A frame is a single image of screen time, and multiple frames when played one after the other give the illusion of movement, due to Persistence of Vision (POV). This is how film works, and was really developed in the 19th century by the photographer Eadweard Muybridge. Most film runs at 24 frames per second (FPS).
The “chroma key” techinque of filming live action actors and footage against a green screen in order to remove the green and replace it with a different background.
IK (Inverse Kinematics)
An animation system that allows a chain of multiple joints to be moved by using only one effector or control. An example is a character with an IK leg – you only need to move the foot control and the lower and upper leg joints will move automatically with the knee position being worked out mathematically.
These are the drawings “in between” the key poses. In the old days inbetweens were usually done by the assistant animator or “inbetweener”, and the key poses were drawn the animator or lead animator. People often make the mistake of thinking that inbetweening is an easy job, but it takes a lot of skill and animation knowledge to do it well, since “the magic happens between the frames” as they say. That’s why it’s important to not let the computer do all your inbetweens for you as the computer doesn’t know how to animate, it just does think mathatically – it’s not an artist.
Key poses are the most important drawings or frames in a scene and are therefore done first. They are often the storytelling poses or most interesting or dramatic, but are also very important when doing highly complex or difficult scenes where a character needs to be in a certain position at certain points in time, or when doing lip-sync to get the intonation and points of emphasis. Used in the pose-to-pose animation technique they help the animator to “construct” the scene quickly and show the director an idea in rough form. It also makes it easier to pass on to an inbetweener to fill in the gaps and move the scene forward.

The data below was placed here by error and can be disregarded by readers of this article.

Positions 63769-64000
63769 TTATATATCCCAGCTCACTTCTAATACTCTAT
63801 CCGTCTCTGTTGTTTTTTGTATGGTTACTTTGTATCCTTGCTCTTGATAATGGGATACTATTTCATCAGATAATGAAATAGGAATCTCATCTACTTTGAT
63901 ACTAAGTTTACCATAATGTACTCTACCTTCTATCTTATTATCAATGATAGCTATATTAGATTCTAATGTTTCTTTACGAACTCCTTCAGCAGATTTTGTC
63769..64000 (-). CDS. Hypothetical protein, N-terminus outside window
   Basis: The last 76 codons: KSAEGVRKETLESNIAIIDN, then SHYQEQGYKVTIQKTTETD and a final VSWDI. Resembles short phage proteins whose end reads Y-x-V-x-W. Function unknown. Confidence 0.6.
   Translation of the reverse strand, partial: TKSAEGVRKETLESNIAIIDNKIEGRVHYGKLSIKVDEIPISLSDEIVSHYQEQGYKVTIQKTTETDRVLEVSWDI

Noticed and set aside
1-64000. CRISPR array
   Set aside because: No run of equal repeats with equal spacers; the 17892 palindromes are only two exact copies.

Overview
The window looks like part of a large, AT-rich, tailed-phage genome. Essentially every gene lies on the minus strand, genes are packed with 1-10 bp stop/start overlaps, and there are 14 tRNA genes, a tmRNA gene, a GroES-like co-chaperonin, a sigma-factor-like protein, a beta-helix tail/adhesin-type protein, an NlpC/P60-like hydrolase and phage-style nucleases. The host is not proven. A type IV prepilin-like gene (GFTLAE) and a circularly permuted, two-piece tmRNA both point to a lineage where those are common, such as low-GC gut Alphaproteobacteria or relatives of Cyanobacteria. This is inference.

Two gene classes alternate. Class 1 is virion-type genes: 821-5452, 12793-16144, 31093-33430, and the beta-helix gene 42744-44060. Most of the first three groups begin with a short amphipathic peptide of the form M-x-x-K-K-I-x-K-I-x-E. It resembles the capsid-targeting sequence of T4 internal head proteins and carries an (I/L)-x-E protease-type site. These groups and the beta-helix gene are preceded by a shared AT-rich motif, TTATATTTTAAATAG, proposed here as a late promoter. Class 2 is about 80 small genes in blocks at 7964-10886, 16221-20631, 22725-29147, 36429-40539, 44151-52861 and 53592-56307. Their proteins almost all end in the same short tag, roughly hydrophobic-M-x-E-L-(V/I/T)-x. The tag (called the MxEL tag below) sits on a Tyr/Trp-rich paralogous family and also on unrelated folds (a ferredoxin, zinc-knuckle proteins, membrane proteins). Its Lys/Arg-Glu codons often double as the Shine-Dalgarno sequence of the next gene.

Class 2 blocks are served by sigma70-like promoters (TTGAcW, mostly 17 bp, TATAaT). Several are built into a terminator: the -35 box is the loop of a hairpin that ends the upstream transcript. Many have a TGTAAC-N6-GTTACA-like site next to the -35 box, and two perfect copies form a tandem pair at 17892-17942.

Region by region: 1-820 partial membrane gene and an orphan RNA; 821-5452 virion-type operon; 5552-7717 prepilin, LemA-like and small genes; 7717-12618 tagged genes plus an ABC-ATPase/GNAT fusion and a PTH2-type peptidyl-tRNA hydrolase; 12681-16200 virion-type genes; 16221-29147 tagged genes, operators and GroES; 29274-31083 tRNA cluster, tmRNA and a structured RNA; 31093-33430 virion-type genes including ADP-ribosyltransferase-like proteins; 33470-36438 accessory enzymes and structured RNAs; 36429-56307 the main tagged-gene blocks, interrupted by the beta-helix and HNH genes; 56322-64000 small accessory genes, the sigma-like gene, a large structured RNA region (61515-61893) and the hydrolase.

although they seem the same as key poses, keyframes actually refer to any frames or poses that you make in a software program. Since software programs often interpolate the animation between frames, the keyframes are the frames and poses that you actually create and save, and which the computer then interpolates between (tweening). They are often marked on a timeline.
A light table is any kind of desk with a semi transparent pane of glass or plastic and a light source underneath, used mostly in traditional hand drawn animation on paper or cel. The light is there to make tracing through several sheets of paper easier. Most animators’ light tables have an adjustable top which can raised at an angle to make drawing easier. The central disk which is usually made of frosted perspex is rotatable and often has a small hole at top and bottom to make rotation easier. The pegbar is either fitted to the disk manually or comes with it already fixed in place on more expensive models.
A line test or pencil test is a series of drawings that have been captured via camera, scanner or other input device and then played back in order to get an accurate idea of the timing and look of the animation. As the name suggests they are usually line drawings before being coloured or painted.
Here’s a pencil test of one of my favourite scenes by my all-time favourite animator Bill Tytla: